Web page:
3. Will your home church consider ordaining you? Why or why not? Sometimes the answer is “no” because of your gender, but you should be open to other reasons as well. If it is solely because of your gender, you need to decide if this is something your home church might change in the future—and if you’re willing to stick around through that transition. If not, is there another church that will consider ordaining you?
4. What if ordination isn’t a possibility? If ordination is completely not possible for you, for whatever reason, what does this mean for you as a minister? If having the title “pastor” is not possible for you, for whatever reason, what does this mean for your ministry? Can you be content with a “Just call me __” mindset? This is where a good mentor comes in handy. Find people in your life who will bluntly challenge you, keeping your ego in check while at the same time encouraging you to fight the good fight God is leading you toward.
5. What if you’re not interested in ordination? If you feel others want you to be ordained, but you’re not sure, where does that leave you? Can you be comfortable with how God is leading you even if others want to push you in a different direction? Be wary of people who may have an agenda for you in ministry that is other than the gospel of Jesus. A lot of harm can be done in the name of the kingdom that is not of the kingdom.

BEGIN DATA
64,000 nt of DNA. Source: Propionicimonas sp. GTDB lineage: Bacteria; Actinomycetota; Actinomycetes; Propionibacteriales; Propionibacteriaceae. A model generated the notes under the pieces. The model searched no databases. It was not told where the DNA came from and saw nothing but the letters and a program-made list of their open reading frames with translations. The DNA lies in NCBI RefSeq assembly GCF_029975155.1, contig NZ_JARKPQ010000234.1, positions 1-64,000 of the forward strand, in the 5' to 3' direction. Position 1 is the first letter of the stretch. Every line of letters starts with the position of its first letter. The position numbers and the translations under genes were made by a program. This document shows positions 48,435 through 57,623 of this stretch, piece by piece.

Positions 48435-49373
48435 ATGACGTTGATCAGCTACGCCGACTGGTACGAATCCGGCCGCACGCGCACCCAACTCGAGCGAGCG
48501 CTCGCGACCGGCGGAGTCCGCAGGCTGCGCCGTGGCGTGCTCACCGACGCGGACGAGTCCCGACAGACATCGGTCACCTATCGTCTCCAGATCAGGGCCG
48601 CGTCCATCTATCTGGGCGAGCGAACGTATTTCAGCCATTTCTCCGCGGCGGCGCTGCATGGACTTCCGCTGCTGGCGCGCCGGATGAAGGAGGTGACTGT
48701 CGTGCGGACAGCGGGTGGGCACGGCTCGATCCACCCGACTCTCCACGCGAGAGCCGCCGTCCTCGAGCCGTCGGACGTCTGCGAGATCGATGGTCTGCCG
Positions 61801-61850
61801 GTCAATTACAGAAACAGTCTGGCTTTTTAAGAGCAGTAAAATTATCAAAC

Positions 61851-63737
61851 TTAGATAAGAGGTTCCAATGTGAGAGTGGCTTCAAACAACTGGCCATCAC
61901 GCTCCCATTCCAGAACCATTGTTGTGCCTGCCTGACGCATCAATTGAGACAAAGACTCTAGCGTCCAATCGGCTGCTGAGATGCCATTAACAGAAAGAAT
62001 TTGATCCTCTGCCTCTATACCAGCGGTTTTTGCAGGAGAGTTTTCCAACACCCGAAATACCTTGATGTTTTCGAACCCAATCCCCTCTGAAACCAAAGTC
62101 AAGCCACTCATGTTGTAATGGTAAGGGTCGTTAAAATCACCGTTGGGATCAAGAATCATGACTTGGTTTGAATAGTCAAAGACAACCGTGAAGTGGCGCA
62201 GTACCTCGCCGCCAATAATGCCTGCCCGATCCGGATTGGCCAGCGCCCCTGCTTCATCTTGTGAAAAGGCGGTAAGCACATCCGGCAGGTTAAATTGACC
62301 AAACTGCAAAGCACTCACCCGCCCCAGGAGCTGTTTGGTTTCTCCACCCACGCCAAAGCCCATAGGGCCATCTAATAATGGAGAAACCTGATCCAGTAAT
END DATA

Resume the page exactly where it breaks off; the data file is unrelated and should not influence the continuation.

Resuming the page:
Dori Gorman is the co-founder and co-pastor of NewStory Church, a Stadia-partner church on the north side of Chicago, Illinois, and the author of Anonymous: Naming the God of Esther and the Women Who Plant Churches. She holds a BA from Baylor University, and a Masters of Divinity from Emmanuel Christian Seminary at Milligan College. She is gifted as a shepherd-prophet, with a passion for preaching, discipleship, and coming alongside the forgotten.